As you get older, your doctor may recommend vaccinations—shots—to help prevent certain illnesses and to keep you healthy.
Talk with your doctor about which of the following shots you need, and make sure to protect yourself by keeping your vaccinations up to date.
Flu, short for influenza is a virus that can cause fever, chills, sore throat, stuffy nose, headache, and muscle aches. Flu is very serious when it gets in your lungs. Older adults are at a higher risk for developing serious complications from flu, such as pneumonia.
The flu is easy to pass from person to person. The virus also changes over time, which means you can get it over and over again. When the virus changes, annual flu shot ingredients change. Also, the protection you get from a flu shot lessens with time, especially in older people. That’s why most people (age 6 months and older) should get the flu shot each year.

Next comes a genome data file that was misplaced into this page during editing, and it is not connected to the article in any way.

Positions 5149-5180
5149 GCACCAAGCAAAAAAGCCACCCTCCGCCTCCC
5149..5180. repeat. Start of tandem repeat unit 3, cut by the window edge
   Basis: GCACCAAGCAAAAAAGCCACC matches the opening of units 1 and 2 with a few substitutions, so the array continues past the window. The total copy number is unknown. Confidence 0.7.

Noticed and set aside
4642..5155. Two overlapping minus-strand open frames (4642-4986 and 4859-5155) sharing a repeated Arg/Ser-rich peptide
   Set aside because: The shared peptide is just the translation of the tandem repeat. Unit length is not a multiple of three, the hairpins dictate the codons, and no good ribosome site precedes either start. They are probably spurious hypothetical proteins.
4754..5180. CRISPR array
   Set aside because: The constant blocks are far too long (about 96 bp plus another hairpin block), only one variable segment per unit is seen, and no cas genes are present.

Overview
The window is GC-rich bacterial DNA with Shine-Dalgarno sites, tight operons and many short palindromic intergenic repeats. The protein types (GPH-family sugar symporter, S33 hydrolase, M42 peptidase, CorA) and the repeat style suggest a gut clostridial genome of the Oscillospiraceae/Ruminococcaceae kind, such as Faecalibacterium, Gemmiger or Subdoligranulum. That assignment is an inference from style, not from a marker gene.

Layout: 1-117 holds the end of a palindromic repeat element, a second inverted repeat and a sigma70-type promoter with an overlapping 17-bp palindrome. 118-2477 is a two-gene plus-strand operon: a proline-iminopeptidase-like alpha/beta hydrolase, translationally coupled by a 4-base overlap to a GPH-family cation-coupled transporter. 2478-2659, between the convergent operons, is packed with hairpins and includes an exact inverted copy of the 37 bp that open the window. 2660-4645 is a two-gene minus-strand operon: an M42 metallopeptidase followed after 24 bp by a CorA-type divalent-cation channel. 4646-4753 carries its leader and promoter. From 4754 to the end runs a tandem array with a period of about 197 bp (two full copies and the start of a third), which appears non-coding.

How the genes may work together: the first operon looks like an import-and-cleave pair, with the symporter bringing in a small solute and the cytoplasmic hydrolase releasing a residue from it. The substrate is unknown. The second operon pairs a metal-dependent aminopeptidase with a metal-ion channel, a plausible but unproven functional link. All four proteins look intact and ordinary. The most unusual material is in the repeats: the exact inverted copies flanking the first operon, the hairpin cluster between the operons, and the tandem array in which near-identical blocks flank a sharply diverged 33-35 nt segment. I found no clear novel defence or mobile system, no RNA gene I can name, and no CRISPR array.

Ideally, you should get your shot between September and November. Then, you may be protected when the flu season starts. It takes at least 2 weeks for your shot to start working. There are special flu shots designed specifically for people age 65 and older. Medicare will pay for the shot, and so will many private health insurance plans. You can get a flu shot at your doctor’s office or local health department, as well as some grocery and drug stores. The vaccine is the same wherever you receive it.